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How feminist social media research can benefit public health

September 9, 2021
By Fanny Gravel-Patry

Hand holding a cell phone

In March 2020, the Government of Québec made a plea to social media influencers asking them to use their platforms to encourage youth to stay at home and respect public health measures. More recently, the government took to apps like TikTok to raise awareness around the importance of vaccination to end the pandemic.

Social media are changing how public health messages are disseminated, as well as transforming public health research. In this article, I address some of its limits and how using a feminist social media research framework can benefit public health in doing research that is more focused on people and their needs.

The Health Costs of Data Surveillance

Social media are reshaping how public health messages are broadcasted, while providing new tools for public health agencies to learn about health concerns and topics that are not usually considered in traditional public health data. This is possible because social media platforms like Twitter, Facebook, and Instagram provide a space for people to have health related conversations.

In my research, I study how women with mental illness turn to social networks to find support. This is also the case for many communities such as people with endometriosis, and, more recently, Covid “long haulers.” Social media platforms monitor and track these conversations through hashtags and other algorithmic functions. For public health organizations, this means an endless pool of data from which to extract material.

But  what is the cost of mining data in this way?

When it comes to the impact on people’s health, serious ethical questions need to be asked about the way public health research is being conducted on social media. Feminist social media scholars have demonstrated how dangerous data mining and surveillance can be for marginalized groups especially when it is done without their consent. It can easily lead to generalizations regarding people’s health thus hurting already at-risk populations. For example, it can result in over-policing of already stigmatized populations.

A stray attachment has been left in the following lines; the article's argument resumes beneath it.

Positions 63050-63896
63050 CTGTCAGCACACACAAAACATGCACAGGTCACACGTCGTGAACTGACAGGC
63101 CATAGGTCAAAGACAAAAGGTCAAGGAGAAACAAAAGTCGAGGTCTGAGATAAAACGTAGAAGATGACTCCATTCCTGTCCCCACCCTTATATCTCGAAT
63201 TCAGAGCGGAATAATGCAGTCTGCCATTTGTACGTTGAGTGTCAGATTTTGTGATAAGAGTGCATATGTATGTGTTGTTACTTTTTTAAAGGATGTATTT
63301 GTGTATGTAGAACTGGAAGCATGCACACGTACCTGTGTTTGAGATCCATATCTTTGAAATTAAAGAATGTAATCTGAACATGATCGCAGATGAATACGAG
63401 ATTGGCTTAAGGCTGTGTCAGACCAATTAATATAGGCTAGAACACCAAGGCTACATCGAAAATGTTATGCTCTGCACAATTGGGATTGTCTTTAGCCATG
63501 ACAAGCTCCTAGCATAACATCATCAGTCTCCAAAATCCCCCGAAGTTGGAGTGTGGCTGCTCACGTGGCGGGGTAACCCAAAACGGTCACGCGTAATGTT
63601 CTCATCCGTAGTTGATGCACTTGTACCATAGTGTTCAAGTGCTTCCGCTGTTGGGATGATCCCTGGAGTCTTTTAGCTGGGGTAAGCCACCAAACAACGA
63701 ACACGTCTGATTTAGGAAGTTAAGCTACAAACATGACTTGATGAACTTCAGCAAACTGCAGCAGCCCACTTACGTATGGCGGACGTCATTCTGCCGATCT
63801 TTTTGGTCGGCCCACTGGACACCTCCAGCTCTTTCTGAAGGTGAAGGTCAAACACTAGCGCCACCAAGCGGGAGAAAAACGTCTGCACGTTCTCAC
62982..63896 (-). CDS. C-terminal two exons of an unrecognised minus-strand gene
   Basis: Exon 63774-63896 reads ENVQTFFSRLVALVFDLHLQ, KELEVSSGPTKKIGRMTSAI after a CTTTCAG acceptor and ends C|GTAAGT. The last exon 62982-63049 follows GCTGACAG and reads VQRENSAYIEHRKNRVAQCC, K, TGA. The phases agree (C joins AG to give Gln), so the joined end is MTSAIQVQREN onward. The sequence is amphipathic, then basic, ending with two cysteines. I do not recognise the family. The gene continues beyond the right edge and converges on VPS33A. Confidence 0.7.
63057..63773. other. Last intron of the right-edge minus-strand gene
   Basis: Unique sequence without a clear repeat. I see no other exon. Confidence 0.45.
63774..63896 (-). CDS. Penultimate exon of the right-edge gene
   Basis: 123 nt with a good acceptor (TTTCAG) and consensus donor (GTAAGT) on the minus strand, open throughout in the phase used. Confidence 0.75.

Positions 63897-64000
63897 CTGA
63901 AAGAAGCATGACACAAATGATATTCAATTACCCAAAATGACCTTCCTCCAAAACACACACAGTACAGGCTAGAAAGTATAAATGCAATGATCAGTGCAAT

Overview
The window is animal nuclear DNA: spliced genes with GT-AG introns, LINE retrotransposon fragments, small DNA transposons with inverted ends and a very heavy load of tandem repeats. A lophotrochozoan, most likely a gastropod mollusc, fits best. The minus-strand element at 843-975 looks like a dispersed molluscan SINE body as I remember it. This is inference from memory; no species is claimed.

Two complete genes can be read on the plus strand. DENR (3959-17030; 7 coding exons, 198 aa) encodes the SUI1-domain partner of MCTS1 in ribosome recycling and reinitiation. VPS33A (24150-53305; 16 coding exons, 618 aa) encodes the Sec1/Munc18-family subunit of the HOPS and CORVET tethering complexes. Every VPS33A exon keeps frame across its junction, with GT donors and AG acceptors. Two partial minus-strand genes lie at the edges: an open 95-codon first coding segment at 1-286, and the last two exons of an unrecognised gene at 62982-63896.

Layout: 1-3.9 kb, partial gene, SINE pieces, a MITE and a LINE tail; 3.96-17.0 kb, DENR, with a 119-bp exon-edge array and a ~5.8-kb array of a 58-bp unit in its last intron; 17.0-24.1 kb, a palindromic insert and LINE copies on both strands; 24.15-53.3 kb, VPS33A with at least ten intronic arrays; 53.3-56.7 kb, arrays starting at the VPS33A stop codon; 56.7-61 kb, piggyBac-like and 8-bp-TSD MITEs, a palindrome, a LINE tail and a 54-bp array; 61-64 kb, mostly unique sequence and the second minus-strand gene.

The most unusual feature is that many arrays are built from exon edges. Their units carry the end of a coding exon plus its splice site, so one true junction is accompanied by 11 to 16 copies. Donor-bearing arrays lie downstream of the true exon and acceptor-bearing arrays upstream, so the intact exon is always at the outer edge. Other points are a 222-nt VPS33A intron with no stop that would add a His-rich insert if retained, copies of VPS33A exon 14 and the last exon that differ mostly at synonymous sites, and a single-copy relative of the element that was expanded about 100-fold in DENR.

People Before the Data

Public health could benefit from feminist social media research because it prioritizes the voices and wellbeing of the studied population rather than the size of the data set. This means that the priority is to make sure that the people whose social media posts and practices we are studying are being respected. This is done by asking for their consent, respecting anonymity, or simply foregrounding their experience. Data is then collected through in-depth interviews, media walk-throughs -- a method wherein the participant takes you along their media routine -- and focus groups. This approach allows to the research to focus on details that might otherwise get lost in larger scale data.

This is particularly important at a moment when people are increasingly turning to social media to share their health concerns. Vulnerable populations such as cancer patients, the immunocompromised, and people experiencing long Covid, have massively turned to social media communities to express feeling left-out of public health initiatives during the pandemic.

Gathering large-scale data sets regarding social media practices can help paint a big picture -- like getting a sense of how many people have experienced long-Covid, something we may not have known otherwise. Such data does not - however - consider the details of what these people have to say and how their experience of long-Covid can inform public health decisions.

Reducing Stigma

Instead of letting only the data speak for itself, feminist social media research is driven by a need to include people’s voices and minimize the stigma that surrounds certain illnesses and disabilities. This is possible through collaboration and knowledge-sharing. People with disabilities and illnesses, especially women and people of colour, are often disregarded by medical institutions when it comes to their understanding of their bodies.

Focusing on people as knowledge producers, and not just data sets to whom “illnesses” happen, helps reduce the stigma surrounding illness and disability – an element that should be of top concern for public health.

About the author

Photo of Fanny Gravel-Patry

Fanny Gravel-Patry (she/her) is a PhD candidate and lecturer in the communication studies department at Concordia University. She holds a BA (2012) and MA (2015) in Art History from Université de Montréal. She studies mental illness, media practices of care, and digital visual culture.

Her dissertation looks at the Instagram practices of women living with mental illness and their use of the app as a tool for care. Her work was recently published by Les Presses de l’Université de Montréal in a special issue on digital images. In addition to her research, Fanny has been the communications officer of the Communication Doctoral Student Association since 2019 and she is an active member of the Feminist Media Studio. Her doctoral research is supported by Fonds de Recherche du Québec - Société et Culture (FRQSC) and Concordia University.

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